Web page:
City MP makes impassioned plea for city to support veterans

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Portsmouth South MP urges those in the city to work together to support veterans and uphold the armed forces covenant.

Stephen Morgan, MP for Portsmouth South has urged those in the city to continue to work together to support veterans in a passionate speech made at Portsmouth’s Council meeting yesterday.

Stephen Morgan MP said:

“Our nation’s veterans are without doubt exceptional men and women who have loyally served their country, committed to excellence, duty, and public service.

“They have done so often in hostile and challenging environments, demonstrating selfless sacrifice and bravery, and, in many cases, suffering serious injuries.

“Yet despite this, when choosing to finish their service in the military, veterans often find the transition back to civilian life fraught with uncertainty and extremely stressful”

The speech follows a call to the Defence Secretary Gavin Williamson last month urging the Government to do more to give the armed forces covenant – a document with a commitment to support servicing and ex-serving personnel – more “teeth”.

Mr Morgan added:

The covenant has undoubtedly made a positive difference to service personnel and their families and marks an incredibly important commitment to countless brave men and women in our nation.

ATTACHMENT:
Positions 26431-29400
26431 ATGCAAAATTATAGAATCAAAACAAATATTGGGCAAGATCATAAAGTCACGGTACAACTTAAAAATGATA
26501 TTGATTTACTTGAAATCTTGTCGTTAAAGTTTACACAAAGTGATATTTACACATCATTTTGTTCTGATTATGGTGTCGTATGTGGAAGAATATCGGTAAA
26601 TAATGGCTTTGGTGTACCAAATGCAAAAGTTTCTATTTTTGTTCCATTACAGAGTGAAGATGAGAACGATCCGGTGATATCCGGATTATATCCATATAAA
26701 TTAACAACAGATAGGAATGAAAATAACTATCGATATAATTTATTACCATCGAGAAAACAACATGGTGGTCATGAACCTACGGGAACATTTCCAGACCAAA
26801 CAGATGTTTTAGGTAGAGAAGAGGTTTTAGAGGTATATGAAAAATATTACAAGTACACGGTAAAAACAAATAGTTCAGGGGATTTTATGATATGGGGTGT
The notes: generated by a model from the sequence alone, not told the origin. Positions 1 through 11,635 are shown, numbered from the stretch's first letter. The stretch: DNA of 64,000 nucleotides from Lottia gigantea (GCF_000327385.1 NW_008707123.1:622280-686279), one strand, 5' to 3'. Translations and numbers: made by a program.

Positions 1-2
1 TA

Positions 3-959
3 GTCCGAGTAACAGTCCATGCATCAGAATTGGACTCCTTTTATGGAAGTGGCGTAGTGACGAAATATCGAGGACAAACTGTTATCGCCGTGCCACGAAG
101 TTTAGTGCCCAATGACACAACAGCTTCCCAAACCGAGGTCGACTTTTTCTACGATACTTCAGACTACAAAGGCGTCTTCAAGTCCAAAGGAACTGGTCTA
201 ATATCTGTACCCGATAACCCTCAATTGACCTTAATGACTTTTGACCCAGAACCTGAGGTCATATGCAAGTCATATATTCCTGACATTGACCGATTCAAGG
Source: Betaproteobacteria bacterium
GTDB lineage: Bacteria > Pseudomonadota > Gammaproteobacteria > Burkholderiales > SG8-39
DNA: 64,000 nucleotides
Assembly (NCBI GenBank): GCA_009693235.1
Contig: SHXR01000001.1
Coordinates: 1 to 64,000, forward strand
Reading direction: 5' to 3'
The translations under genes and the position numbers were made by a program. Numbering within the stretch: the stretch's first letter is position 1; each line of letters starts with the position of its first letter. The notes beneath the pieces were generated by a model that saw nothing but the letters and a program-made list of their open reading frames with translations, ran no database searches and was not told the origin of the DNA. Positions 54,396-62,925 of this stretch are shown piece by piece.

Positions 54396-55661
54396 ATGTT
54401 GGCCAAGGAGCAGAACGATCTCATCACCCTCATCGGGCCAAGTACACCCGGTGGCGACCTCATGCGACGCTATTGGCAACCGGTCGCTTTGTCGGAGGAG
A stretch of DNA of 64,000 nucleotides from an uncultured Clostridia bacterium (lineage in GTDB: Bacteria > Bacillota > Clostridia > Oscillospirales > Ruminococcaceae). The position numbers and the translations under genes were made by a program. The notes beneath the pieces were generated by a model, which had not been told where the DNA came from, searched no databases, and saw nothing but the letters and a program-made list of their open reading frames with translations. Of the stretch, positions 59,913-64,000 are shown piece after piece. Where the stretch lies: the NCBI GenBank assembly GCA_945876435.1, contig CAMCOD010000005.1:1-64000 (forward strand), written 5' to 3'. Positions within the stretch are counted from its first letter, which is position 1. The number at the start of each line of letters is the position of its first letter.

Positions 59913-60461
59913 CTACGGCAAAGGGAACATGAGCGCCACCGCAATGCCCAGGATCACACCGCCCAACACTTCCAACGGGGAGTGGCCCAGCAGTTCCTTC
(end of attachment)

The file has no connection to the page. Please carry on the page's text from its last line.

“Yet in 2018, I fear that in too many instances this commitment is still not being met, and as research tells us 1 in 5 veterans are surviving on less that’s £7,500 each year and 70% say their abilities are not truly valued by employers. Surveys also tell us that 62% of our veterans feel undervalued by society.

“The jump to civilian life is still consistently underestimated and too many businesses remain ill-equipped to help breach this significant gap and unlock incredible potential and unique skills of former service men and women”.

The City MP is working with local charities and groups to enhance the support available locally. On this, Mr Morgan said:

We need better mentoring schemes, training not just for veterans but employers, increased investment to reduce unacceptable waiting times for specialised mental health treatment, and extended transition periods to ease the move into civilian life. Without these we run the risk of the covenant being confined to the symbolic. 

“This isn’t a job for one single champion. It is everyone’s task. By working together we can really make a difference, helping service veterans reintegrate, not only back into civilian employment, but also back into wider society.

“As a city we should never cease in telling our veterans how proud they make us and immensely valued they are, but there is clearly an urgent need to show them too.”